Canadian Underwriter

Why your clients will buy insurance only after a disaster

February 12, 2019   by Jason Contant

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Due to six decision biases, consumers will typically not protect themselves against low-probability, high-consequence events until it is too late, a keynote speaker said recently at the CatIQ Connect conference in Toronto.

When consumers decide not to purchase insurance or invest in loss reduction measures prior to a disaster, they are typically guided by one or more of the following six decision biases:

  • Myopia
  • Amnesia
  • Optimism
  • Inertia
  • Simplification
  • Herding

The second bias, amnesia, means that people often forget the lessons of the past, leading them to decide not to undertake necessary measures, said Howard Kunreuther, professor and co-director of the Risk Management and Decision Processes Center at the University of Pennsylvania’s Wharton School.

Kunreuther was the keynote speaker at the CatIQ conference on Feb. 5. He was discussing the book The Ostrich Paradox: Why We Underprepare for Disasters, which he co-wrote with Robert Meyer.

“People buy insurance after a disaster, by the way, not before, unless they are forced to buy it,” Kunreuther said. “Then they have it for a few years and say, ‘God, I’ve wasted all these premiums. Look at all the things I could have done with the money that I’ve spent on insurance. I’m going to cancel my policy.’”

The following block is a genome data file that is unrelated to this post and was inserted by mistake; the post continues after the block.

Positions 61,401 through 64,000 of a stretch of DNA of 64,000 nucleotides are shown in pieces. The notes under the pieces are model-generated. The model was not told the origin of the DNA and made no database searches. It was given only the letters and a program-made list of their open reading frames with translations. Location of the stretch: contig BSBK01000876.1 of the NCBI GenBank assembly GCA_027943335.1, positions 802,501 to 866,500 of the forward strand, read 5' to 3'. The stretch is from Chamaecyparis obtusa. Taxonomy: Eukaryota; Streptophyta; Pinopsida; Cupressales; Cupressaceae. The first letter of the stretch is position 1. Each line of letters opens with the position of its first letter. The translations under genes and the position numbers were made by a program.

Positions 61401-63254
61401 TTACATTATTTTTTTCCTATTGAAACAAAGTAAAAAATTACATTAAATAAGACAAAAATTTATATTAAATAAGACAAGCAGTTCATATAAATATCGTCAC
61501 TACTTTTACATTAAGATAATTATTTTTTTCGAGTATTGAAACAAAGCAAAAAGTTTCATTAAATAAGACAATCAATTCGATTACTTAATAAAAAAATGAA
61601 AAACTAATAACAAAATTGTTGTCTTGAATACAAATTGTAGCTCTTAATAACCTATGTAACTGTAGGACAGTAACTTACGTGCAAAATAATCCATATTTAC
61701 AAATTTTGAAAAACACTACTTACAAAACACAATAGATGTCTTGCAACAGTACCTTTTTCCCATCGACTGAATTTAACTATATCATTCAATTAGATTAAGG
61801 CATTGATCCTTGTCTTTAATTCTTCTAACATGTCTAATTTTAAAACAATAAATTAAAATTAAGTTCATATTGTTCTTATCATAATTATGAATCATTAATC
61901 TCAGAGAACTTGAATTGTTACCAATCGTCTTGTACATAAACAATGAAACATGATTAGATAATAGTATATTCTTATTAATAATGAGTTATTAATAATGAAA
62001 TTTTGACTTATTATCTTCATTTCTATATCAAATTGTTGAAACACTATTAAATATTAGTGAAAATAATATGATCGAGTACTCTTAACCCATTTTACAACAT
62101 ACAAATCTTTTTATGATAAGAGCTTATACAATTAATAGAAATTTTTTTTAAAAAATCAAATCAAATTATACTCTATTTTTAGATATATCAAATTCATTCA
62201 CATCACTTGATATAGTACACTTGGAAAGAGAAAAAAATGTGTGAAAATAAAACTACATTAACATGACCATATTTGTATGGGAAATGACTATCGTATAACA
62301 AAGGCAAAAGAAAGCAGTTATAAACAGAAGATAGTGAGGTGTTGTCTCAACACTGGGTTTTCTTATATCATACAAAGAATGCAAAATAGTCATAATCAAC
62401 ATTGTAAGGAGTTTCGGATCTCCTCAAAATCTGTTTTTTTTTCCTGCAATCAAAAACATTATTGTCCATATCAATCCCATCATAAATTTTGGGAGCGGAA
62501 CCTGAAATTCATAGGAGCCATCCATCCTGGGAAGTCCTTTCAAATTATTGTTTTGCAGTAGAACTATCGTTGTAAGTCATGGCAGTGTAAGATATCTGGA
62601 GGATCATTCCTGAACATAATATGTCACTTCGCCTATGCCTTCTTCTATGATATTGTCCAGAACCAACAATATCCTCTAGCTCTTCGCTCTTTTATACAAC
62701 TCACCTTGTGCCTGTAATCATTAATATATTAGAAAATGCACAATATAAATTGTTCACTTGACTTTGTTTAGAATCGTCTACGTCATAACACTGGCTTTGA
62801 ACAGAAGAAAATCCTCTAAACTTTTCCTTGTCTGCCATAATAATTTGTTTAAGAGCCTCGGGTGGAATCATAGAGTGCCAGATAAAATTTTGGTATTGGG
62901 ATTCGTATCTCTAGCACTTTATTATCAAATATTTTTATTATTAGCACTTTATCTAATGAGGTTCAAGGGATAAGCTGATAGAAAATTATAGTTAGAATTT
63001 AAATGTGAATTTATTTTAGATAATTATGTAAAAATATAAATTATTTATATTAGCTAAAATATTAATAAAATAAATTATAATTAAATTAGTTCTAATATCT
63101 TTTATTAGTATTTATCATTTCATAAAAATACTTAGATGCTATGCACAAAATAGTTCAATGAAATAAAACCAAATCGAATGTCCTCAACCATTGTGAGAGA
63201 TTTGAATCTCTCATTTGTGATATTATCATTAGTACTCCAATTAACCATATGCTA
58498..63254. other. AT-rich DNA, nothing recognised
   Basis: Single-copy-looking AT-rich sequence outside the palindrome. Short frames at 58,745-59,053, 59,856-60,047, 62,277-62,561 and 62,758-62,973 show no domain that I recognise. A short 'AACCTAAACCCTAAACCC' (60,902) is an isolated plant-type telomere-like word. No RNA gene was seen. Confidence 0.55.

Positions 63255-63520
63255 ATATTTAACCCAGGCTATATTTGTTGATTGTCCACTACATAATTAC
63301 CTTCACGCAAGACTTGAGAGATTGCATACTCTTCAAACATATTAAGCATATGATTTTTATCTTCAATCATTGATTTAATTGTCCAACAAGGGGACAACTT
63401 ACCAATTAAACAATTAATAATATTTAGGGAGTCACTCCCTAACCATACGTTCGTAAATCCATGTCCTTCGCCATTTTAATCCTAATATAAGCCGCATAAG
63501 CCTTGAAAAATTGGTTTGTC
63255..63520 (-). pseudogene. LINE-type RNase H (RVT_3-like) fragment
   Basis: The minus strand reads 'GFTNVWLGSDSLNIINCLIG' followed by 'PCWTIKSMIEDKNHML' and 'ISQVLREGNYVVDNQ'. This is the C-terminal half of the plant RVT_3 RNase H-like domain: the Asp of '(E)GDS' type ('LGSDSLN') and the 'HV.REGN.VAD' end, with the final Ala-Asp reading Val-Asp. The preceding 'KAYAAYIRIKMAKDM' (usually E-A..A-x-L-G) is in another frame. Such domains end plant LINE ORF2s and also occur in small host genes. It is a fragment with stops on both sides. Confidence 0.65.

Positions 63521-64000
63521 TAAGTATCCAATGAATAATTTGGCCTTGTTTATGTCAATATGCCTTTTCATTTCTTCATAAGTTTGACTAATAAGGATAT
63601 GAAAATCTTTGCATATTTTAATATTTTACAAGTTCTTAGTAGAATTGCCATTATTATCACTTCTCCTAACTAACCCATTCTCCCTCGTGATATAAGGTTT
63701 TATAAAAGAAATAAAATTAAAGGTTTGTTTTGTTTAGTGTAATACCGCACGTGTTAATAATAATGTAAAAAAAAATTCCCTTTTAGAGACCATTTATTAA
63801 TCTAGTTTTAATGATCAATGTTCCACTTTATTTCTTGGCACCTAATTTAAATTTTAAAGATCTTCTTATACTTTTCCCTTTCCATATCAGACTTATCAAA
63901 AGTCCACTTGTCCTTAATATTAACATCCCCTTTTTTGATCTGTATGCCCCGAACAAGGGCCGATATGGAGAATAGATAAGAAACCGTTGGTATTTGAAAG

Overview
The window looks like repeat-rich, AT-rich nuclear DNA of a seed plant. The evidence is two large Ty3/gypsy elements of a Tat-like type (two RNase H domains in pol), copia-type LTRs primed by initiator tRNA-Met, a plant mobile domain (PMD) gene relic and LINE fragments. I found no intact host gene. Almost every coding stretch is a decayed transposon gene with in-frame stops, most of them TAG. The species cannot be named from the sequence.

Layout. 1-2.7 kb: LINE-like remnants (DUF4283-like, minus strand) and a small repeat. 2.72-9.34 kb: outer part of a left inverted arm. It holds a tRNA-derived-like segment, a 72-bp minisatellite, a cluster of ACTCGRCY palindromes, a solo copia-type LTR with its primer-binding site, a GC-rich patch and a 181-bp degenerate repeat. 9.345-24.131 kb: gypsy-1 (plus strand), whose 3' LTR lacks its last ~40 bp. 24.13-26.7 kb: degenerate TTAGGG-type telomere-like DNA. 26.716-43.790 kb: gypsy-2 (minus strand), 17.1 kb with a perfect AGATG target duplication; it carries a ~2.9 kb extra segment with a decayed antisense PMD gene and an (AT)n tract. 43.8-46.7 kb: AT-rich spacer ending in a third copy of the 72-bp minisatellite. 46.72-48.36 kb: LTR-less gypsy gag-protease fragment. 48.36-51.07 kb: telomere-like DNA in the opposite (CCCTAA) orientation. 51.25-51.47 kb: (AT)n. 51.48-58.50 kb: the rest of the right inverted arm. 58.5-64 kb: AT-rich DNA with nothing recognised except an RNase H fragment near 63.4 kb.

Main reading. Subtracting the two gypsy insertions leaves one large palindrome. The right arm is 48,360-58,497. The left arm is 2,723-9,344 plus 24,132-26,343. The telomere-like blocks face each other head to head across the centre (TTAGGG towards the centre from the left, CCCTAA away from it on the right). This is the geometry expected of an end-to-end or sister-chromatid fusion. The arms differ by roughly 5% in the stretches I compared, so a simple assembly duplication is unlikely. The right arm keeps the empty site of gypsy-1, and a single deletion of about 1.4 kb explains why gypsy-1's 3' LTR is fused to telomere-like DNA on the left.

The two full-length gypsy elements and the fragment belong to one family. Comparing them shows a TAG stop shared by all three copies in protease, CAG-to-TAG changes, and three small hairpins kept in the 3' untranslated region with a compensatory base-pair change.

One of the biggest challenges insurers face, Kunreuther said, is convincing consumers that the best return on an insurance policy is no return at all. “Celebrate you haven’t had a loss. Very hard to do.”

On a personal note, Kunreuther said he bought his first set of battery cables only after his car didn’t start. “Battery cables weren’t part of my agenda when I bought my first car many years ago.” Generally speaking, people focus on the losses after the disaster, not beforehand.

Besides amnesia, five other biases play a role in being underprepared:

  • Myopia: The focus is on short-term horizons, such as what is going to happen tomorrow, or even next year. “The real challenge with focusing on short-term horizons is that so much of what you want to do in preparing for disasters is to invest in adaptation,” Kunreuther said. “How do you adapt to climate change? How do you adapt to the flood problem? How do you reduce [and] mitigate the losses? These costs can be high. So if you’re only thinking about the next year or two or three, you’re going to say, ‘I don’t want to put my money into this, I’m not going to get a payback.’”
  • Optimism: This involves underestimating the likelihood of extreme events. “They’re below our threshold level of concern, we’re not going to pay attention to them,” Kunreuther said. “Even if they’re low, you may want to put some energy into thinking about them, as Hurricane Harvey illustrated.”
  • Inertia: Describes not wanting to change from the status quo, because there is a lot of uncertainty in change. “There is loss aversion, so if you lose 10 dollars, you’re feeling a lot worse about losing the 10 dollars than gaining 10 dollars.”
  • Simplification: People don’t like to attend to many different things. In risk, the critical issue is probability and consequence. “Now if it turns out that you’re following the notion of being optimistic and you say, ‘Look, the probability is so small, I’m not going to worry about it,’ you’ve simplified your decision very nicely, but you’re not going to focus on the consequences at all,” Kunreuther said. “You’ve already tuned out of the events and you basically said, ‘I’m not going to pay attention to what might happen.’”
  • Herding: This happens when you follow what neighbours, friends or other companies are doing. “We tend to focus on what others are doing, but they might not know any more than we do. Everyone is herding together and you got a social norm of not taking action and that is a real, real challenge to deal with.”